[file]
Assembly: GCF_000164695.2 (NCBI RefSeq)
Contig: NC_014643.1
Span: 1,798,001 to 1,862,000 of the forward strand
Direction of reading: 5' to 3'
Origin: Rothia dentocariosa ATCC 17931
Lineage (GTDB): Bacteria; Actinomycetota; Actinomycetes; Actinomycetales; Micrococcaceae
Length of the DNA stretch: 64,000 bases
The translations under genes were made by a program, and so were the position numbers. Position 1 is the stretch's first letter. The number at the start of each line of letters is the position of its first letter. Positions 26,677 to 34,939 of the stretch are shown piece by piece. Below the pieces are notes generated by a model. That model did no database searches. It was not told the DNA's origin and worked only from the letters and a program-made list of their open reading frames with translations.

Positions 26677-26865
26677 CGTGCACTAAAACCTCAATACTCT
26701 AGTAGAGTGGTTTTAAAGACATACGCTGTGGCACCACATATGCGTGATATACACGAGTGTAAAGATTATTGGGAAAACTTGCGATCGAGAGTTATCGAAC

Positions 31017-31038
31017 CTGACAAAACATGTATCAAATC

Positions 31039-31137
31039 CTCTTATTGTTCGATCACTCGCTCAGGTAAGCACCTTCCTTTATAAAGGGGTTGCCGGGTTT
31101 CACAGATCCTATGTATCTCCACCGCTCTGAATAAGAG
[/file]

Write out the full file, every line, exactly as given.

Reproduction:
Assembly: GCF_000164695.2 (NCBI RefSeq)
Contig: NC_014643.1
Span: 1,798,001 to 1,862,000 of the forward strand
Direction of reading: 5' to 3'
Origin: Rothia dentocariosa ATCC 17931
Lineage (GTDB): Bacteria; Actinomycetota; Actinomycetes; Actinomycetales; Micrococcaceae
Length of the DNA stretch: 64,000 bases
The translations under genes were made by a program, and so were the position numbers. Position 1 is the stretch's first letter. The number at the start of each line of letters is the position of its first letter. Positions 26,677 to 34,939 of the stretch are shown piece by piece. Below the pieces are notes generated by a model. That model did no database searches. It was not told the DNA's origin and worked only from the letters and a program-made list of their open reading frames with translations.

Positions 26677-26865
26677 CGTGCACTAAAACCTCAATACTCT
26701 AGTAGAGTGGTTTTAAAGACATACGCTGTGGCACCACATATGCGTGATATACACGAGTGTAAAGATTATTGGGAAAACTTGCGATCGAGAGTTATCGAAC

Positions 31017-31038
31017 CTGACAAAACATGTATCAAATC

Positions 31039-31137
31039 CTCTTATTGTTCGATCACTCGCTCAGGTAAGCACCTTCCTTTATAAAGGGGTTGCCGGGTTT
31101 CACAGATCCTATGTATCTCCACCGCTCTGAATAAGAG